Moldova suspends 6 TV channels over alleged misinformation
CHISINAU, Moldova (AP) — The broadcast licenses of six television channels in Moldova have been suspended over accusations of misinformation, inaccurate coverage of Russia’s war in Ukraine and “attempts to manipulate public opinion,” authorities said.
The decision to revoke the licenses of the channels First in Moldova, RTR Moldova, Accent TV, NTV Moldova, TV6 and Orhei TV was announced late Friday by Moldova’s Commission for Exceptional Situations, which was established after Russia’s invasion of neighboring Ukraine.
The commission said the suspensions were made after a review by Moldova’s Audiovisual Council found a “lack of correct information in the coverage of national events, but also of the war in Ukraine.” It also said the suspensions aim to “prevent the risk of disinformation … or attempts to manipulate public opinion.”
Four of the six suspended channels — First in Moldova, RTR Moldova, NTV Moldova, and TV6 — regularly re-transmit programs from Russian TV channels that on Friday were banned by the European Council as part of a fresh wave of sanctions against Russia.
The banned Russian broadcasters, the EU’s Council said, are under the “direct or indirect control of the leadership of the Russian Federation and have been used by (the) latter for its continuous and concerted disinformation and war propaganda actions.”
TV6 called the suspension “totally unfounded” and “an unprecedented attack on freedom of expression, editorial freedom (and) freedom of journalists.”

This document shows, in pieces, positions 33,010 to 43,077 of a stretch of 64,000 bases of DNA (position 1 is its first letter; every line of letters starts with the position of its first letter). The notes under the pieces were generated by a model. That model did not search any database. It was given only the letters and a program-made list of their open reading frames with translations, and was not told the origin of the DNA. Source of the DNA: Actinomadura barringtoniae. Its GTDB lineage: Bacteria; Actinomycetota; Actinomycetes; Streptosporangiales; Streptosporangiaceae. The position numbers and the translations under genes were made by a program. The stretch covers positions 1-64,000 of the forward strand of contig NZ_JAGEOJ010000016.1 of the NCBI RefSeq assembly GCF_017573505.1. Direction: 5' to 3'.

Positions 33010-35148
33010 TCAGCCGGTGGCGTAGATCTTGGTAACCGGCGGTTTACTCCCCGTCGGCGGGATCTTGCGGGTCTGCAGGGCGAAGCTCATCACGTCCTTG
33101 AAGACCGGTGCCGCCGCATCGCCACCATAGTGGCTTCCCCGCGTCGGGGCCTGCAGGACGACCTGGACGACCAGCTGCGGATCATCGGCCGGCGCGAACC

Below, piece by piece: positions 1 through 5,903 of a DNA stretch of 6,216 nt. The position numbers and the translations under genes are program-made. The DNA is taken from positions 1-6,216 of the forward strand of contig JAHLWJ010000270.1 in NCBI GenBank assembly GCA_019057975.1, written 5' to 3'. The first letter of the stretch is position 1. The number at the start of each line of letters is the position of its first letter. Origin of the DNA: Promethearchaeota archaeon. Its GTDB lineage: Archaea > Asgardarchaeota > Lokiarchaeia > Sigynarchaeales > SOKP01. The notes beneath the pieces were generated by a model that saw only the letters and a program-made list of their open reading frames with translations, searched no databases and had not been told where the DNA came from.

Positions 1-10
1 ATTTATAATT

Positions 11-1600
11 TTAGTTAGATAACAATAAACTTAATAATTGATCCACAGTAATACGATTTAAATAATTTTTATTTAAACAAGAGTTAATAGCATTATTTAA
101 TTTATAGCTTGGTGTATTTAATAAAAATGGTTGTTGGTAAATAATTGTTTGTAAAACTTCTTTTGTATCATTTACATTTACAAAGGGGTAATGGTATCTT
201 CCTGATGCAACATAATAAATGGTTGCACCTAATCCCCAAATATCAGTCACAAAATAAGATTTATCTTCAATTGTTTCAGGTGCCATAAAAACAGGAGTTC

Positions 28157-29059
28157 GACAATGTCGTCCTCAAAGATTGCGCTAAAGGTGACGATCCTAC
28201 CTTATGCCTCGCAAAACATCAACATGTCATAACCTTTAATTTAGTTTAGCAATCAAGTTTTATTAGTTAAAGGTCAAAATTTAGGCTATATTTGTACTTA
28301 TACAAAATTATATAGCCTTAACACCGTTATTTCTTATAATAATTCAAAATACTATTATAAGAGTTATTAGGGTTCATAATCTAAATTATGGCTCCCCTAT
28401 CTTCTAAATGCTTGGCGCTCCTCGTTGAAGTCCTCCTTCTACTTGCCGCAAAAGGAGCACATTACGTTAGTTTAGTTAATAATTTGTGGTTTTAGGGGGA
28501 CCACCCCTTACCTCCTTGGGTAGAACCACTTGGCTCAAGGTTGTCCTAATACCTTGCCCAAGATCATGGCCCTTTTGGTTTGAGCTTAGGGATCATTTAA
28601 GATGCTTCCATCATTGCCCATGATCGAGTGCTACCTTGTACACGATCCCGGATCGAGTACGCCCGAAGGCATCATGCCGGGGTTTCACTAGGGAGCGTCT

The commission’s argument “is not only totally unfounded but also downright false,” the channel said in a statement posted on Facebook.
Russian Foreign Ministry spokeswoman Maria Zakharova called the move “a cynical infringement of the rights of national minorities.”
“Hiding behind an imaginary concern for protecting its citizens from ‘insufficiently correct’ interpretations of events taking place in Moldova and the world, (Moldova) deliberately deprives millions of Russian-speaking residents of the last sources in the country of news content in their preferred language,” she said and called for international organizations to investigate.
Some of the suspended channels are owned by people close to Ilan Shor, a fugitive Moldovan oligarch who leads the Russia-friendly Shor Party. The party in recent months has organized large protests in Moldova’s capital, Chisinau, against the pro-Western government.
Moldovan President Maia Sandu hailed the suspensions, saying they are “an important step to prevent attempts to destabilize” the country.
“We cannot accept that in this challenging period, the security of the state and the peaceful life of citizens are endangered by fugitives who want only one thing — to escape justice,” she said in a statement.
Shor has been implicated in a $1 billion bank fraud and other illicit schemes, and last week the United Kingdom added him to an international sanctions list. He is also accused of bribery to secure his position as head of a Moldovan bank in 2014 and was recently named on a U.S. State Department sanctions list as working for Russian interests.
Moldova, a former Soviet republic of 2.6 million people, is one of Europe’s poorest nations. It is struggling with skyrocketing inflation and an energy crisis, including widespread power outages last month after Russian attacks on Ukraine’s energy grid, to which Moldova’s systems remain connected.
McGrath reported from Sighisoara, Romania. Jim Heintz in Moscow contributed.
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